Ghana: We Can't Live Without Trees


Ghana is said to have a total land area of 23.85 million hectares(ha)with major vegetation formations such as the closed forest, northern savannah, coastal savannah and the coastal strand and mangrove.

These are roughly divided into the High Forest zone in the south, accounting for a third of the land area and the Savannah Zone in the north, accounting for the remaining two-thirds.

The closed forest zone contains high value redwoods and other species of commercial importance while the savanna and the mangrove belts have related trees.

Trees are very important for human and animal survival. They are sources of food and medicine to both humans and animals, while they form the basis of habitats for animals like birds and squirrels.

Humans go further to use trees for shade wood products for building and as fuel in cooking. Wood is used for such other things as furniture and in constructing houses, bridges and parts of vehicles.

Trees are sources of oxygen for human survival while they rather absorb carbon dioxide and its otherwise harmful effects on man. Trees protect our sources of water from drying up from the effect of the sun.

In fact, the importance of trees clearly support the axiom that'when the last tree dies, the last man dies', yet human activities such as human settlements and their expansion due to rapid population growth; farming activities; road construction; development of industries and other economic concerns and even construction of recreational centres have resulted in the unbridled cutting oftrees.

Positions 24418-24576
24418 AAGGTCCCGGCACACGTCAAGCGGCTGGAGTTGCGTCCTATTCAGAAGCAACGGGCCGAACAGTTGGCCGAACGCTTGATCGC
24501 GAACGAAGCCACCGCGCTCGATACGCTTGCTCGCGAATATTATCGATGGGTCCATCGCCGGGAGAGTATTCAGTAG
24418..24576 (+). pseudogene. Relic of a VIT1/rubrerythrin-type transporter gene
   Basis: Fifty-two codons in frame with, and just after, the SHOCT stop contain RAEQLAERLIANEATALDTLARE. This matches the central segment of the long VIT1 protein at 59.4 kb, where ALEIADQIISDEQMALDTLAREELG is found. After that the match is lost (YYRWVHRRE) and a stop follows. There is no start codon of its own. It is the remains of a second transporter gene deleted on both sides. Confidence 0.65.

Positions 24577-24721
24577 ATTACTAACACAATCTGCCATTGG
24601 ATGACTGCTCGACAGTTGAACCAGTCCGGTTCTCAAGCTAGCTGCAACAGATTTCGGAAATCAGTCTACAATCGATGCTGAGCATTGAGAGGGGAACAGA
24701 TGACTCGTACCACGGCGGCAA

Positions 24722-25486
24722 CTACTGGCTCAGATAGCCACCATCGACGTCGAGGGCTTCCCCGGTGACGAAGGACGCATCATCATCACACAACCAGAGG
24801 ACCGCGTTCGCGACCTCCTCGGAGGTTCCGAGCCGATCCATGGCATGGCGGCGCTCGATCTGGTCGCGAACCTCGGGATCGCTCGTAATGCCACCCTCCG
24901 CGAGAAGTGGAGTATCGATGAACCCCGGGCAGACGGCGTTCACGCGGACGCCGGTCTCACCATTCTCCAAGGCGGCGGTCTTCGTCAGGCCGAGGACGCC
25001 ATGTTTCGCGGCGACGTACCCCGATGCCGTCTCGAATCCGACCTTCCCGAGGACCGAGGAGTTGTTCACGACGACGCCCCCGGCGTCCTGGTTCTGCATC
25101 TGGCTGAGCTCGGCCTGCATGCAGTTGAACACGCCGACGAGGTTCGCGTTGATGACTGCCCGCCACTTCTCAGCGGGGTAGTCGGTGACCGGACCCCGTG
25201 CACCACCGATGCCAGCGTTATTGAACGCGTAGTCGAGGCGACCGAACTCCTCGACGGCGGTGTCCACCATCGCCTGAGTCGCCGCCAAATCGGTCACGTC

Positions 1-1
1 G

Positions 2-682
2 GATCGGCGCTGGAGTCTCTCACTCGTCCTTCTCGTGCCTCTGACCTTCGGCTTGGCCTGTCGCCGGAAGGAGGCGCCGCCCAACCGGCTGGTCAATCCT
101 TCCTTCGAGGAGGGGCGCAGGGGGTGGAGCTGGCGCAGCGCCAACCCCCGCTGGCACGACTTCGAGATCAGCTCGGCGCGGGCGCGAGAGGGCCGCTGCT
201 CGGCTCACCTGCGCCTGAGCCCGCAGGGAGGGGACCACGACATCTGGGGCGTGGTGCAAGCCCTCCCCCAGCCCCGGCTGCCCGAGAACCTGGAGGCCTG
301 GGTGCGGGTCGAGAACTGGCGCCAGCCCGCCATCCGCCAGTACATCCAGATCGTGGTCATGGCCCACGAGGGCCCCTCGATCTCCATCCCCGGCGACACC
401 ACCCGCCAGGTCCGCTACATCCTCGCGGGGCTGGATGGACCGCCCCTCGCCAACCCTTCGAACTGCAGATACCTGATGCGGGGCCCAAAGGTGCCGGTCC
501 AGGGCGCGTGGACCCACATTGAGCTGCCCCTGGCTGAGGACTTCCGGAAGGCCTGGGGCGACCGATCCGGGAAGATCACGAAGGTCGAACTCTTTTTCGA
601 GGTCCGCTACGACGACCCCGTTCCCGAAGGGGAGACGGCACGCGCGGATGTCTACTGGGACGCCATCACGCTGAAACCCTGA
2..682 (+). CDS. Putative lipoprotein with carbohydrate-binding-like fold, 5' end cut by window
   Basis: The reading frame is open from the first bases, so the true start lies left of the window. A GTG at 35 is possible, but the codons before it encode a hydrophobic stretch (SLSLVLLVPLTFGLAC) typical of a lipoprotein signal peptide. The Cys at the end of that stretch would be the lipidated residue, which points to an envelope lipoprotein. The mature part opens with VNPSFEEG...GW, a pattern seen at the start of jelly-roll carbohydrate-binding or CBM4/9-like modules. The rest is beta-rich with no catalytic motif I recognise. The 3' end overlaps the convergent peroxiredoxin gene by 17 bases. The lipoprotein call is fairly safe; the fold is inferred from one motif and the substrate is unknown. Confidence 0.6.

This has resulted in deforestation, climate change and environmental degradation collectively threatening human and animal survival.

The forest area of Ghana was estimated at 9.17 million ha, covering about 40% of the total national land. In 1992, it had reduced to only about 1.5 million ha of "intact closed forest", according to sources like the Food and Agriculture Organisation.

Today, there is the serious need to pay attention to trees, hence the move by the Green Ghana Project to plant trees across the country, beginning with the planting of 5 million on June 11, this year alone is something that must be applauded by all.

One activity that threatens the survival of trees involves both illegal and even legal small-scale mining.

At the moment we need to solve the problem of deforestation and related issues not only through tree planting but also others. This is why we commend the government for asking the Forestry Commission to suspend the issuance of Forest Entry Permits for mining purposes until otherwise determined.

The Ghanaian Times also want to suggest that it is about time we check land use for settlement. The government should play active role in the provision of housing and expansion of settlement by encouraging perpendicular development more than the lateral one. That means we should building of more storeys than the single ones all over the place.

More From: Ghanaian Times

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